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‘Cross Up’ a fun mix of riding, crowds

An amped up cheers a racer during the ‘Cross Up’ event held at a former bowling alley on SE 82nd Ave on Saturday.
(Photo Gallery/Slideshow)

Racers vie for the lead into the first corner.

Saturday night’s “Cross Up” event was a very big night for Portland’s bike scene. Amanda Sundvor and her Backyard Blam crew brought indoor cyclocross racing to The Lumberyard on NE 82nd, and they also gave a shot in the arm to local bike culture.

Beyond the screaming crowd of several hundred people and the amazing displays of bike riding skill, it was the first event to be held at The Lumberyard, which if all goes according to plan, will be open for business by this summer. The Lumberyard will be one of the premiere indoor bike parks in the country and we got a sneak peek at its potential Saturday not just as a place to ride, but as a place to bring people together who share a common love of bicycles.

Men, women, kids, adults, beginners, and experts all seemed to get a thrill out of riding the jumps, whoops, and berms on the course. And the crowd cheering them on was just as diverse. The event brought together many strains of the local bike scene, from freak bike makers to cyclocross racers, mountain bikers, young BMX fans, families with kids of all ages, and just bike-curious folks who were looking for a good time.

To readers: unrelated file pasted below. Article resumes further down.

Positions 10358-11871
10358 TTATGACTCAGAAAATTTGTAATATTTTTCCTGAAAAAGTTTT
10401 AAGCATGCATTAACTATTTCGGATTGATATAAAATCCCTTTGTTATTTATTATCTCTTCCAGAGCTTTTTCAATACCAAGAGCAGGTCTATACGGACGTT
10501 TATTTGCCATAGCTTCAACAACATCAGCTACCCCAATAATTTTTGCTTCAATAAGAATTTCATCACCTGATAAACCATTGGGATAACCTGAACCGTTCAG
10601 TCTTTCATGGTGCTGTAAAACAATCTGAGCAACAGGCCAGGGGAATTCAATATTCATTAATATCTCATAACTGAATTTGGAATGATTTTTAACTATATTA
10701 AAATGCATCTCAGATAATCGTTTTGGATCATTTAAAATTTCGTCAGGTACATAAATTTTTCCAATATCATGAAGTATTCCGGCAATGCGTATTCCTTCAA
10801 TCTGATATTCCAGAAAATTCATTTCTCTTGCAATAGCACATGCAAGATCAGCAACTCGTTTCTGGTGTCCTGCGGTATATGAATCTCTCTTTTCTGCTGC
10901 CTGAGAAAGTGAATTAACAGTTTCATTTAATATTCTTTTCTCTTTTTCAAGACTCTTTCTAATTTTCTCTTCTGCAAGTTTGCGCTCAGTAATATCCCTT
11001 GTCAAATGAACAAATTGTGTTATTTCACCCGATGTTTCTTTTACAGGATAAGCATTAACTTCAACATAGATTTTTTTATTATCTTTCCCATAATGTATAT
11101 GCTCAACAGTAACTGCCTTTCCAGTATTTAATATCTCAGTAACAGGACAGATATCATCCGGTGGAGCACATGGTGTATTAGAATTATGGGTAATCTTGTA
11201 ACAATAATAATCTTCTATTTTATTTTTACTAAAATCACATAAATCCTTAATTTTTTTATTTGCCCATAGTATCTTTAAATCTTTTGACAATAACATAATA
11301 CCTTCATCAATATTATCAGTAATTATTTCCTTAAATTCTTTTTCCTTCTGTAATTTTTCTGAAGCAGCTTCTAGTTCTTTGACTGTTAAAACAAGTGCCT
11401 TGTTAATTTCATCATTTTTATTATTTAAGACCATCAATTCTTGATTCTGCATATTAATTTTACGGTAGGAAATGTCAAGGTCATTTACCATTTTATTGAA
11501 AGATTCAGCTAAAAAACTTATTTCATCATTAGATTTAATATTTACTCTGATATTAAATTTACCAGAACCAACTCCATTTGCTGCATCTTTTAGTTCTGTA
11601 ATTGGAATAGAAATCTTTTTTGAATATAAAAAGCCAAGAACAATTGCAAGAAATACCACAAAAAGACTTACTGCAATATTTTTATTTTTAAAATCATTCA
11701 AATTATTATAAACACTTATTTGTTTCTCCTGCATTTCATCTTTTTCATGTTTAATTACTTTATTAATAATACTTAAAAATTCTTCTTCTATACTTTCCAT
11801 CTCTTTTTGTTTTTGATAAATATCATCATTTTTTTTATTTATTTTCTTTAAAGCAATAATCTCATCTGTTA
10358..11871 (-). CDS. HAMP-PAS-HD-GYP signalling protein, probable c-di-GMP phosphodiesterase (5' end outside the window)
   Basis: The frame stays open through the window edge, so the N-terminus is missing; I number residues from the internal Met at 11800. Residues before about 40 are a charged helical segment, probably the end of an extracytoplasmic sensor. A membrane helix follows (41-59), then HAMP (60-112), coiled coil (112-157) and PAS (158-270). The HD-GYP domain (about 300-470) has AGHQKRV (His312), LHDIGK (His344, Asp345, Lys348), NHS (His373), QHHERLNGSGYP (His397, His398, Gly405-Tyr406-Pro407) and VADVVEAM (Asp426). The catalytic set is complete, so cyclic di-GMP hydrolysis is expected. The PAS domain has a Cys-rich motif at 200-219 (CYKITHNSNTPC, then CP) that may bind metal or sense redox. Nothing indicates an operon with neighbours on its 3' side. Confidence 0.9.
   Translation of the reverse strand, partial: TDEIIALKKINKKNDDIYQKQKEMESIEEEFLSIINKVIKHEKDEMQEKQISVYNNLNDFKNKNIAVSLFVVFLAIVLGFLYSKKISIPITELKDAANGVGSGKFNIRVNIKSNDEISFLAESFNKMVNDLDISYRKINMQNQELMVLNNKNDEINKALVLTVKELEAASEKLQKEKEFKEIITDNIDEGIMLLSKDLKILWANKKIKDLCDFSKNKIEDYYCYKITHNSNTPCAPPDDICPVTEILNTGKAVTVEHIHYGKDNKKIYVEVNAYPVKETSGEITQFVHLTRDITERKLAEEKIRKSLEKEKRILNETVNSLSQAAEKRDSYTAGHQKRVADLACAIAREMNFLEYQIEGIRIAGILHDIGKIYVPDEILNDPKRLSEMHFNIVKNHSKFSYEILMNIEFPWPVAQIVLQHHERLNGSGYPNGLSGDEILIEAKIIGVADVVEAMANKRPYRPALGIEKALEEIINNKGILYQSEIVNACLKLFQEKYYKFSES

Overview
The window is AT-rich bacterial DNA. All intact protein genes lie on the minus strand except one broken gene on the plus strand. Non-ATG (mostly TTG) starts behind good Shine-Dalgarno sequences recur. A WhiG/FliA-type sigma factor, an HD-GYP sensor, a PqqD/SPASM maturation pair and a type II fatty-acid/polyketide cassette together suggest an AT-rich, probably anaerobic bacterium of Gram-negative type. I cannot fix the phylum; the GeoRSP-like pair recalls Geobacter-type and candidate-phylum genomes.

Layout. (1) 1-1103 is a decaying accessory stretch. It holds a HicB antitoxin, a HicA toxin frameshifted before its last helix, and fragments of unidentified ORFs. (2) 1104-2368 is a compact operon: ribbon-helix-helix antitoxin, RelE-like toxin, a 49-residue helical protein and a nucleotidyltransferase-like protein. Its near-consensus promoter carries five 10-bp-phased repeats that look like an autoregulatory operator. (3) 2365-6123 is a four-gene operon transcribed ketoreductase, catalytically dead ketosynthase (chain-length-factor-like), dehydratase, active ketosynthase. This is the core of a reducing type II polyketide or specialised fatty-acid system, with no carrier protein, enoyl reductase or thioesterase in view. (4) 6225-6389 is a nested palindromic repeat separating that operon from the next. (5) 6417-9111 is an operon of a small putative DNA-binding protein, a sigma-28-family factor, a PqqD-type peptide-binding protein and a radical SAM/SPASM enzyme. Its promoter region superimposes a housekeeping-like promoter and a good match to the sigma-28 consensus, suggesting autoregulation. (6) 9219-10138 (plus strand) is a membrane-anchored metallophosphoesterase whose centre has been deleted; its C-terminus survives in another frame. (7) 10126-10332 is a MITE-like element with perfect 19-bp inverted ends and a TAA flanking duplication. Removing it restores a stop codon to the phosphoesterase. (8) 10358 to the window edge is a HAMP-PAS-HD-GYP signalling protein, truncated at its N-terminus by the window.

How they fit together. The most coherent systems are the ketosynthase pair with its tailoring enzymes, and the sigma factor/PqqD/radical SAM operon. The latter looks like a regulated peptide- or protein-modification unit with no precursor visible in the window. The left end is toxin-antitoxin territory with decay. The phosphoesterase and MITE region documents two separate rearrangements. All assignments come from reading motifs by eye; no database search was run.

If Cross Up is any indication of what’s to come at The Lumberyard, our city is in for a big treat.

As for the racing itself. Wow! Backyard Blam really outdid themselves. Before the main event even got started, we were treated to a display by some local mini-shredders and some BMX jump masters…

Once the racing started, the heats were competitive and exciting all night long (they were still racing when I had to leave at 10:30 or so!) Two riders started, shoulder-to-shoulder on a ramp…

When the flag dropped, they flew down the ramp en route to a banked, 90-degree berm…

… then they swung around slippery hairpin turns, up and over a tabletop jump, then full-speed into a series of cyclocross-style barriers followed by a stair run-up section and then onto a rolling rhythm section which let to a quarter-pipe turn and more rollers…

The finishing stretch was a fitting finale, long and fast and right in front of appreciative fans…

The venue is a former bowling alley and the racing took place in the sunken area where the lanes used to be, which made for a natural viewing platform up above. There was a DJ, lots of eating and drinking and lot of smiling, happy people — especially when they were grabbing for free prizes and hoping to win raffle items…

Event organizer Amanda Sundvor (left) and Jenny Powell.

From my perspective, the event was a huge success in many ways. Were you there? I’d love to hear your thoughts…

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